Using Imagery in Poetry
In addition to creating a picture of the world, Our senses play an important role in whether an experience is a positive or a negative one. If you have an experience walking into a hospital and smelling a strong chemical odor, the smell itself can be enough to cause the experience to be an unpleasant one. Going to a fair can be either unpleasant or pleasant, depending on your sensory interpretation of it. For one person, a fair may be overstimulating, crowded, and loud. There is simply too much music, too many smells, too many people, and spinning rides may be nauseating. For another person, the same experience may be exciting and stimulating. The smell of cotton candy and popcorn fill the air with fun. They can't get enough of the spinning rides while the music just adds to the excitement. Both individuals are experiencing the exact same fair- but interpreting the situation based upon their own sensory input.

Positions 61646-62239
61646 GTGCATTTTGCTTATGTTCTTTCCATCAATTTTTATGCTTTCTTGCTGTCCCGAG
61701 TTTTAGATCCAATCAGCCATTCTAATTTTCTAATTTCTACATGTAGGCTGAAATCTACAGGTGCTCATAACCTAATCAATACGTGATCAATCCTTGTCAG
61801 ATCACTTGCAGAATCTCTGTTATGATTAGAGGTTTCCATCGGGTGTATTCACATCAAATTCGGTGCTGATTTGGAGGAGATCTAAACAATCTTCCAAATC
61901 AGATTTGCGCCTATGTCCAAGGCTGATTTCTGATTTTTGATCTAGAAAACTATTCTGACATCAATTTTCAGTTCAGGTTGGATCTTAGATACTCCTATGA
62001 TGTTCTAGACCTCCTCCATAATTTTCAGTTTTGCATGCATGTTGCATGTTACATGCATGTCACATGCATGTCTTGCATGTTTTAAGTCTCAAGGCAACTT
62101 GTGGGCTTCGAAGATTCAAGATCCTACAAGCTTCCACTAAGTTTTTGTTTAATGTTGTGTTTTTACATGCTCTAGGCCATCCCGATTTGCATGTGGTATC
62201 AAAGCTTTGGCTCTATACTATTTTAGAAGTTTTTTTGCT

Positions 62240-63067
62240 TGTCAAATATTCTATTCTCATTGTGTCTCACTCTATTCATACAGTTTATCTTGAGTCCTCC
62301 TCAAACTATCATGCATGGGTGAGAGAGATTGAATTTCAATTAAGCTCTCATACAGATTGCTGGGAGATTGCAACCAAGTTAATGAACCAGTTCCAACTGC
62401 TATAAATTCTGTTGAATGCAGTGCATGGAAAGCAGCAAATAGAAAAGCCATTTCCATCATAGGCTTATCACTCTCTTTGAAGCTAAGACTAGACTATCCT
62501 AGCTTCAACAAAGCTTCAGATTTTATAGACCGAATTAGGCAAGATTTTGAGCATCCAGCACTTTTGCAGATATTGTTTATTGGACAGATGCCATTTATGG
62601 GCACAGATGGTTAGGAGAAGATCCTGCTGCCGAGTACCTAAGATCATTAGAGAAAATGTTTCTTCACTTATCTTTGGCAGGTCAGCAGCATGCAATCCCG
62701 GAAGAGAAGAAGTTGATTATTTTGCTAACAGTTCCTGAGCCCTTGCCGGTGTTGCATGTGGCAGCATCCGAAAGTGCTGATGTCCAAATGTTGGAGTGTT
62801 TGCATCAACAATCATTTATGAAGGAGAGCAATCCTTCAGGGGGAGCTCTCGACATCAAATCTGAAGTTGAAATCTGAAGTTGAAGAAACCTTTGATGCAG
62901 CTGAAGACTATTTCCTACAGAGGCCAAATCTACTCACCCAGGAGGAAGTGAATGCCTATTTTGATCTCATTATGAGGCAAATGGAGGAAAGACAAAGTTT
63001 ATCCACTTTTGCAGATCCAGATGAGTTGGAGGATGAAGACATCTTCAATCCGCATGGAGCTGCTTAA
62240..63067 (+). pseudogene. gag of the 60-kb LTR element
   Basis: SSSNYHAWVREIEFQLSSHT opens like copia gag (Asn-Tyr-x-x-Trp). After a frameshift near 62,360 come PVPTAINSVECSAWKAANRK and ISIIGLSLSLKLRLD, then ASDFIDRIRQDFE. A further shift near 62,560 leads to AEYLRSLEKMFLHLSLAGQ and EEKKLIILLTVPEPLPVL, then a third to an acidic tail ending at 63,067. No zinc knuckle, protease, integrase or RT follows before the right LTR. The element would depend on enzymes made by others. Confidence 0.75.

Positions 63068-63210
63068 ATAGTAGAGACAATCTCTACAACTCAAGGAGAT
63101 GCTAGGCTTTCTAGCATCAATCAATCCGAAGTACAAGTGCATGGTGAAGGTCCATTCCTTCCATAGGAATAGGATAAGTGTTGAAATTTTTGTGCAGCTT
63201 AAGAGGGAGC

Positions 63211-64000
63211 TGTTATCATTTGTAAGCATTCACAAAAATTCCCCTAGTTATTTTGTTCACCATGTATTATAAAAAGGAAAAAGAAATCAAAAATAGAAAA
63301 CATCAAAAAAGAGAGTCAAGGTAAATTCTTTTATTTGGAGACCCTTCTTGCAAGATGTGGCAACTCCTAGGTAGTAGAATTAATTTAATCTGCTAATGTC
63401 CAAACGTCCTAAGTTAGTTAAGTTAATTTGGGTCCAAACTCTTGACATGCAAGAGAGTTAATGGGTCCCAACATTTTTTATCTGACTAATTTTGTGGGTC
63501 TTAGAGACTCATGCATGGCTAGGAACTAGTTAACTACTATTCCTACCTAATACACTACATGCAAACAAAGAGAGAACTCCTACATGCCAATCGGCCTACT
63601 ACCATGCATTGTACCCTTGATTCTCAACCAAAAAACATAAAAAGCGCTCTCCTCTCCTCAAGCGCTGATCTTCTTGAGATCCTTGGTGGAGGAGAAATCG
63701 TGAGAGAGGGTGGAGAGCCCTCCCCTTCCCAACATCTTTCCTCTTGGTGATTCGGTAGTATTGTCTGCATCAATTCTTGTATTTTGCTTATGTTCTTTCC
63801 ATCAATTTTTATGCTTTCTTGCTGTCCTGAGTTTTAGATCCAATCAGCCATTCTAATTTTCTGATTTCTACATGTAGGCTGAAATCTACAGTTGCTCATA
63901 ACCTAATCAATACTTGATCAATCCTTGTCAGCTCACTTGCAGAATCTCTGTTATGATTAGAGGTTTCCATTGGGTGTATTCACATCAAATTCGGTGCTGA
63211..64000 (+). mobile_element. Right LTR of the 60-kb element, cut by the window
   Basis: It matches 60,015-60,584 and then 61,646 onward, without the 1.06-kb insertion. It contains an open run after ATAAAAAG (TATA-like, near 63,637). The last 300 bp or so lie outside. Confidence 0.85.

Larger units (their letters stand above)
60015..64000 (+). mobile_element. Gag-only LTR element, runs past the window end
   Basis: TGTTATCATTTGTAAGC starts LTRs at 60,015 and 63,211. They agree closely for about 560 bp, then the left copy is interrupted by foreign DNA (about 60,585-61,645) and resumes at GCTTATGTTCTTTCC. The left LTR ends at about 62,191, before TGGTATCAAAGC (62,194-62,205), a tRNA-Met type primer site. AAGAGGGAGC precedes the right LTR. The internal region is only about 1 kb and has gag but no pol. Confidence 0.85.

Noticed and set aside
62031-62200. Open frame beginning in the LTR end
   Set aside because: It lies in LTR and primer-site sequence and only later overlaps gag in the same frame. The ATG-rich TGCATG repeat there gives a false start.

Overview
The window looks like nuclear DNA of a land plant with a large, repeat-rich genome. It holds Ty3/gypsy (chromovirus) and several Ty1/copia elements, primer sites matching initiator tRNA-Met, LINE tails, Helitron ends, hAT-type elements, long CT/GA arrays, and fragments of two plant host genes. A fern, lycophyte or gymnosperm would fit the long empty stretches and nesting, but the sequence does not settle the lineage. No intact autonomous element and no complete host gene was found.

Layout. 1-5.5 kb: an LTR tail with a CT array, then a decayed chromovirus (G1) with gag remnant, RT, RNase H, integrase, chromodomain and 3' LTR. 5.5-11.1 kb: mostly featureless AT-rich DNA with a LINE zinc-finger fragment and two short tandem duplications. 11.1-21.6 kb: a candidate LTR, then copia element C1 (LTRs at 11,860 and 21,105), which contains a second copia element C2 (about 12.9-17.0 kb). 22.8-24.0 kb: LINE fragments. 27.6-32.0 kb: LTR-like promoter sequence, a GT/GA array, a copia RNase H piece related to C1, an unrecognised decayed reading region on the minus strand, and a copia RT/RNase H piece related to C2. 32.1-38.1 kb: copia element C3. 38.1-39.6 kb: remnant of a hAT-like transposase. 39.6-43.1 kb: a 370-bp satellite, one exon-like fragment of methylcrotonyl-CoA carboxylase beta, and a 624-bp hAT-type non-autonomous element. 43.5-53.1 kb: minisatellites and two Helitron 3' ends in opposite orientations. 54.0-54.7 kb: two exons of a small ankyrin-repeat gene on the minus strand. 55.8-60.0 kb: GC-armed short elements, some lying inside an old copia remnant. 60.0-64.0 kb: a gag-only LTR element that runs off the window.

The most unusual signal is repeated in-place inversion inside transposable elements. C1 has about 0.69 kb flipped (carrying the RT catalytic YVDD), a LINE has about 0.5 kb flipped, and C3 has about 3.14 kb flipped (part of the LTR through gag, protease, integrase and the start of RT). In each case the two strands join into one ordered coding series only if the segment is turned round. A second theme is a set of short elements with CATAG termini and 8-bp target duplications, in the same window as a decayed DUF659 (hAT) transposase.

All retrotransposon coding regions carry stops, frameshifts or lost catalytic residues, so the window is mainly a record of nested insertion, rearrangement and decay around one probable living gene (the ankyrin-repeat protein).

In poetry, creating a mental image of a sensory experience is called imagery. Imagery is a necessary part of a poetic construct. The beauty of poetry is found not only in the flow of the words, but in the feelings that the words bring to the reader. For example, if I write a poem about death, the images I want to invoke are those that appeal to the senses. Examples of visual imagery for this could be as followed:
Sight- clouds, darkness, shadows, tombs
Sound -bells tolling, weeping, crow cawing, thunder
Taste- Bitter taste, salty tears
Touch- cold, clammy, hard
Smell- musty, acrid, odor
Kinesthesia- Reeling, falling, closed
If I chose to write a lighthearted poem, my choice of imagery would be much different.
sight- bright, sunny, sparkling
sound- chirps, giggles,
taste- sweetness, smooth
touch- soft, feathery
smell- perfumed, scents
kinesthesia- bubbling, bouncing
By choosing the subject of a poem, one can then create the imagery needed based on the senses to allow the audience to experience the poem through their senses.
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